The following video is part of our "Motley Fool Conversations" series, in which industrials editor/analyst Isaac Pino and research analyst Catherine Baab-Muguira address topics from around the investing world.
Today, Isaac and Cat discuss American aviation giant Boeing and competitor Airbus. As the Farnborough airshow takes place in Europe this week, the aviation sector overall has suffered a bit of a letdown after last year's huge surge. But the industry has little to fear because demand remains fairly strong, and both companies will need to work just to catch up with a tremendous backlog. Isaac outlines some possibilities for consolidation in the aviation sector as this pair of manufacturers aims to ramp up production by 40% in the near future.
Streamlining the supply chain is something major conglomerates have been trying to pull off for years, and few have been as successful as General Electric. For GE, the recent financial crisis struck a blow, but management took advantage of the market's dip to make strategic bets in transportation and energy. If you're a GE investor, you need to understand how these bets could drive this company to become the world's infrastructure leader. At the same time, you need to be aware of the threats to GE's portfolio. To help, we're offering comprehensive coverage for investors in a premium report on General Electric, in which our industrials analyst breaks down GE's multiple businesses. You'll find reasons to buy or sell GE, and you'll receive continuing updates as major events unfold during the year. To get started, click here now.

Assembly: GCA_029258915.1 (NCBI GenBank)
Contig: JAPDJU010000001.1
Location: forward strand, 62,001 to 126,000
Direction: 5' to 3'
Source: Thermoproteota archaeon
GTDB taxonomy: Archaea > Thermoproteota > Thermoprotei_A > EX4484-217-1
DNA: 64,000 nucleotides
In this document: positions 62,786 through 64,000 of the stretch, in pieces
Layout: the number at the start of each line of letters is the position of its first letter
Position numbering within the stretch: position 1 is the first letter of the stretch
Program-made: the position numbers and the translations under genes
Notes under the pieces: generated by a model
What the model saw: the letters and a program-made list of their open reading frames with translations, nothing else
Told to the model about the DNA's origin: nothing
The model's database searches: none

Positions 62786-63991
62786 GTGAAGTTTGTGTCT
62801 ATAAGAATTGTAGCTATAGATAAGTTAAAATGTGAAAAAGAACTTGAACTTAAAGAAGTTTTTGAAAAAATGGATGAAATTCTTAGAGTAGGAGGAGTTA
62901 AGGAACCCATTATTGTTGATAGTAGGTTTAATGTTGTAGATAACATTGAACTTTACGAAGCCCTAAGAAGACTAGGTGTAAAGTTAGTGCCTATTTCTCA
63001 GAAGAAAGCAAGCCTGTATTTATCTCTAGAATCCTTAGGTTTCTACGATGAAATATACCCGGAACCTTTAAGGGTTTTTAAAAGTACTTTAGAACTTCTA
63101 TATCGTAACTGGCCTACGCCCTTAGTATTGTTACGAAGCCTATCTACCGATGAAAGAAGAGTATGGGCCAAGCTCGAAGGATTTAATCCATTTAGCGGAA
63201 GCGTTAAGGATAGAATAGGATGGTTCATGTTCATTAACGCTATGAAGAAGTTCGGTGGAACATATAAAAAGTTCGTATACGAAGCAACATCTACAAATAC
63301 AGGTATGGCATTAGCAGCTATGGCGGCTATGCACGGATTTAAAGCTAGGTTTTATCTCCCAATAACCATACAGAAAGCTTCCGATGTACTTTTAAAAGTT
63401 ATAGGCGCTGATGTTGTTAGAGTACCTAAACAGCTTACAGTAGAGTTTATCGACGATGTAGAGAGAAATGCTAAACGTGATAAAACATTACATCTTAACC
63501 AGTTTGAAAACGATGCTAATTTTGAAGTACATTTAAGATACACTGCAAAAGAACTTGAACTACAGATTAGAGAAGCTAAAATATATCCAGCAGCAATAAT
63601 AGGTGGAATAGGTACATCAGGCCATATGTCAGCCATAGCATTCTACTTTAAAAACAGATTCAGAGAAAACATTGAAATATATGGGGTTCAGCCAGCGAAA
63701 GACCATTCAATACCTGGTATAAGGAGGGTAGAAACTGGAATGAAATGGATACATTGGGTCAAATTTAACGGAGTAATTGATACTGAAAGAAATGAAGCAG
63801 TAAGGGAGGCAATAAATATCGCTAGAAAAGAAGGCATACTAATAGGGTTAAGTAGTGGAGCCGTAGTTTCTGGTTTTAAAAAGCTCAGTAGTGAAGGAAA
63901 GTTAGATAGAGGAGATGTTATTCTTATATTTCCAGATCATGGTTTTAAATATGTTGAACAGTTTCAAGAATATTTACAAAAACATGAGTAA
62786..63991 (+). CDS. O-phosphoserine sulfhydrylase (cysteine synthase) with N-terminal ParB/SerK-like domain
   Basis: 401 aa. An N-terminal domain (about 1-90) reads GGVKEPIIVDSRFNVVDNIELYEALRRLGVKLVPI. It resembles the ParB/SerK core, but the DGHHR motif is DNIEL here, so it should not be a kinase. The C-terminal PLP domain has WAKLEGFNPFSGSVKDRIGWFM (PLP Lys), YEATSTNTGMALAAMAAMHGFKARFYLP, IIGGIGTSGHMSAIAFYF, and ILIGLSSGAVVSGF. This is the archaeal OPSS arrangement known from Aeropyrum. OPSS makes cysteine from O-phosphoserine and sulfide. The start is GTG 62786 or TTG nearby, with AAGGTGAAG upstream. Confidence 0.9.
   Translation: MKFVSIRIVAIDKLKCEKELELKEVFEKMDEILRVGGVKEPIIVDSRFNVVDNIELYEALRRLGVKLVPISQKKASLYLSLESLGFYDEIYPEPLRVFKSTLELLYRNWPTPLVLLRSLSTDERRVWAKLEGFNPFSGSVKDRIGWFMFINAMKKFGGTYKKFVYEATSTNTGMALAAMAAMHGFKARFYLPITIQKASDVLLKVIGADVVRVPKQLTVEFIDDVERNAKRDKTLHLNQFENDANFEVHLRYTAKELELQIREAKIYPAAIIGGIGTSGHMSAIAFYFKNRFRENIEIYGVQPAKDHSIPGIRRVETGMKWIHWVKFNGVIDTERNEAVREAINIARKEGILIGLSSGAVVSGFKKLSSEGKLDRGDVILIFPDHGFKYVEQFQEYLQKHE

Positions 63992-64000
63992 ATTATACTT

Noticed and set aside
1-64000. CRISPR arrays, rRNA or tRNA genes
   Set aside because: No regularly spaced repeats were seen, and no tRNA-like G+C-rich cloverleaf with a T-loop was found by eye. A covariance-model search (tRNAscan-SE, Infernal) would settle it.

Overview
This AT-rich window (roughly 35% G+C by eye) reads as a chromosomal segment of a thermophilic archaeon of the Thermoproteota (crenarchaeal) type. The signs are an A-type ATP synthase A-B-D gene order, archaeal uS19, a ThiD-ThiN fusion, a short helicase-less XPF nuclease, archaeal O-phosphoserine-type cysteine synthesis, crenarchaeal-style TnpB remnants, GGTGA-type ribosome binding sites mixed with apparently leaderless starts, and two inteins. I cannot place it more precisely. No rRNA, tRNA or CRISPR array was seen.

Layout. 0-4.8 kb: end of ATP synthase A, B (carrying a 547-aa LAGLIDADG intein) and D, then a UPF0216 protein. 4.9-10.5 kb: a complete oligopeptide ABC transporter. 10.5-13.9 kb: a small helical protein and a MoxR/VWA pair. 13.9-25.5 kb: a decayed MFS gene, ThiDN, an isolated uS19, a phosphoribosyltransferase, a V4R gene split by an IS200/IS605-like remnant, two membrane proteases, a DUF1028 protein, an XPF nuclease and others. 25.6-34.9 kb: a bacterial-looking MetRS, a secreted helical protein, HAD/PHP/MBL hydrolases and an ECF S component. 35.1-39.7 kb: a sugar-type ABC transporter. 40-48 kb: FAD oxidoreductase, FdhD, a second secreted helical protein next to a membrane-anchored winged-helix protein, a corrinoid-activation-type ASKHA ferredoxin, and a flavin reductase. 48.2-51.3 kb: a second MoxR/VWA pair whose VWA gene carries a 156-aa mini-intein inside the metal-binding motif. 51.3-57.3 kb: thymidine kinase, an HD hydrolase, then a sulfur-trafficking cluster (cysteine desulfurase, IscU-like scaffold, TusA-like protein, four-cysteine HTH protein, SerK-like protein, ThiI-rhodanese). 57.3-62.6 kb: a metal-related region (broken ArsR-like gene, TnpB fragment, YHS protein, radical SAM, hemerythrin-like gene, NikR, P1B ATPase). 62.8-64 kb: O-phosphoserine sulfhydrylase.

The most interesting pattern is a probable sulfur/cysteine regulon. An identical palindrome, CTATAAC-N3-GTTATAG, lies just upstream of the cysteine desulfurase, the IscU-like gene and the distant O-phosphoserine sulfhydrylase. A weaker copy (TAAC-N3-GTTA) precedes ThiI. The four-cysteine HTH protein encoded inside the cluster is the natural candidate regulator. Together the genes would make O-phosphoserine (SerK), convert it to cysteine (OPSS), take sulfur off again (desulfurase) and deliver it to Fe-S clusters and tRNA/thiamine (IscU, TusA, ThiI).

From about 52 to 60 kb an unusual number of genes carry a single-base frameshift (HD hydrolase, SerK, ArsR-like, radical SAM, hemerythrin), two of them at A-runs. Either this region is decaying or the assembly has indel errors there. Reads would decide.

At the time thisarticle was published Catherine Baab-Muguira has no positions in the stocks mentioned above. Isaac Pino owns shares of General Electric. The Motley Fool has no positions in the stocks mentioned above. Try any of our Foolish newsletter services free for 30 days. We Fools may not all hold the same opinions, but we all believe that considering a diverse range of insights makes us better investors. The Motley Fool has a disclosure policy.
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